After about three months indoors or some long six months outdoors, the time has come to reap the fruit of our work. After a vegetation period during which we gave shape to our plants, fought the springtime plagues and used fertilizers to fight the shortages that appeared, flowering is finally about to come to an end.
Now It’s only a matter of trimming the buds that are perfectly ready. But at this point lots of my clients have doubts. And I dare say that some others, not exactly novices, don’t know how to find out the best moment to reap the cannabis fruits either.
The truth is there are several methods, all based in observation, but there is one that seems to have all of you captivated: checking how dark the pistils or the white hair on the buds are. This sign of ripeness is one to take notice of, but not exclusively, and that’s the point many of you miss. You can see in the picture a bud that will take several weeks to reach its maximum yield, while in picture number 2 the bud is in the perfect moment for harvest.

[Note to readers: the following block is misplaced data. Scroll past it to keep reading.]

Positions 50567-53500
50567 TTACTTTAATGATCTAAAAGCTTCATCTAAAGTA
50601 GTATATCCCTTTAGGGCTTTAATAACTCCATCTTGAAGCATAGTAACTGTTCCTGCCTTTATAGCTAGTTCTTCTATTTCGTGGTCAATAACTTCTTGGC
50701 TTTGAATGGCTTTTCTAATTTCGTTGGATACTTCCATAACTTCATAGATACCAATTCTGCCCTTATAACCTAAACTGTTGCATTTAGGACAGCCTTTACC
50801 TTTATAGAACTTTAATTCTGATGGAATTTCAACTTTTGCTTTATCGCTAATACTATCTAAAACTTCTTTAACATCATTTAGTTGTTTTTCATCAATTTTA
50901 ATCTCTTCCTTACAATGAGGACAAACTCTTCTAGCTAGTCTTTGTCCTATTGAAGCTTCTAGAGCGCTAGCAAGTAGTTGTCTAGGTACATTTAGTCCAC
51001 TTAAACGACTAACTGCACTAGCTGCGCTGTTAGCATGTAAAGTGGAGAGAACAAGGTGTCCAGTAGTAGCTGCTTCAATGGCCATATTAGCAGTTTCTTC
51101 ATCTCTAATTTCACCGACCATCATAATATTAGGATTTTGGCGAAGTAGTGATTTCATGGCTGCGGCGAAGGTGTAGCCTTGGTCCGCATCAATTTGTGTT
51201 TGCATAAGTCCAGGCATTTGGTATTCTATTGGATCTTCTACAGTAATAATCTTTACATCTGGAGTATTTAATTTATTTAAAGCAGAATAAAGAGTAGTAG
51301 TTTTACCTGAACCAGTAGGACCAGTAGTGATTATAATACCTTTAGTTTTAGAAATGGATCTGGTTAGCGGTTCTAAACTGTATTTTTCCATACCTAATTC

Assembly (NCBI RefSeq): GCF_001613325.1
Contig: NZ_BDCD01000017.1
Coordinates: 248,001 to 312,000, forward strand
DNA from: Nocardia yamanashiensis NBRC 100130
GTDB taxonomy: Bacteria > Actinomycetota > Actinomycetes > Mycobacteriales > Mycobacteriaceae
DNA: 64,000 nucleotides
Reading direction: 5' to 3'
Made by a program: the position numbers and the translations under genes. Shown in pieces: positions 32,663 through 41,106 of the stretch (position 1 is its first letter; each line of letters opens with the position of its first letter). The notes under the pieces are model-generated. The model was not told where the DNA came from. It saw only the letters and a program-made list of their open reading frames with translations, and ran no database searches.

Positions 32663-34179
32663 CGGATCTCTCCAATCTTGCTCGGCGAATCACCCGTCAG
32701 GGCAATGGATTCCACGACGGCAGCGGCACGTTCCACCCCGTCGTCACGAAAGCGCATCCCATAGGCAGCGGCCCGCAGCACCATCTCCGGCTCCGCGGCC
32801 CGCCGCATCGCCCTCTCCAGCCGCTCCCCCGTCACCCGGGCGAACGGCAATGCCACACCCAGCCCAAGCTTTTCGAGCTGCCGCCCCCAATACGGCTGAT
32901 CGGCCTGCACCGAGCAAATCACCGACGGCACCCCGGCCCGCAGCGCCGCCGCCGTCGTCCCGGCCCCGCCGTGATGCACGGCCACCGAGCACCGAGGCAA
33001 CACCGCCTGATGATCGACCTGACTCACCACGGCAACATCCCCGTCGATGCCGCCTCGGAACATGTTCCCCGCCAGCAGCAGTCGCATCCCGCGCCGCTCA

Some customers tell us they have already trimmed the buds after all the hair turned brown, but then the buds shrank dramatically once dried up. The ‘high’ obtained was smooth and the taste and smell were not what they should have been. All because of an early harvest. We should remember that the lack of watering, a sudden change of temperature or a very windy day, amongst other causes, can oxidize the pistils and lead you to make a mistake that can’t be fixed.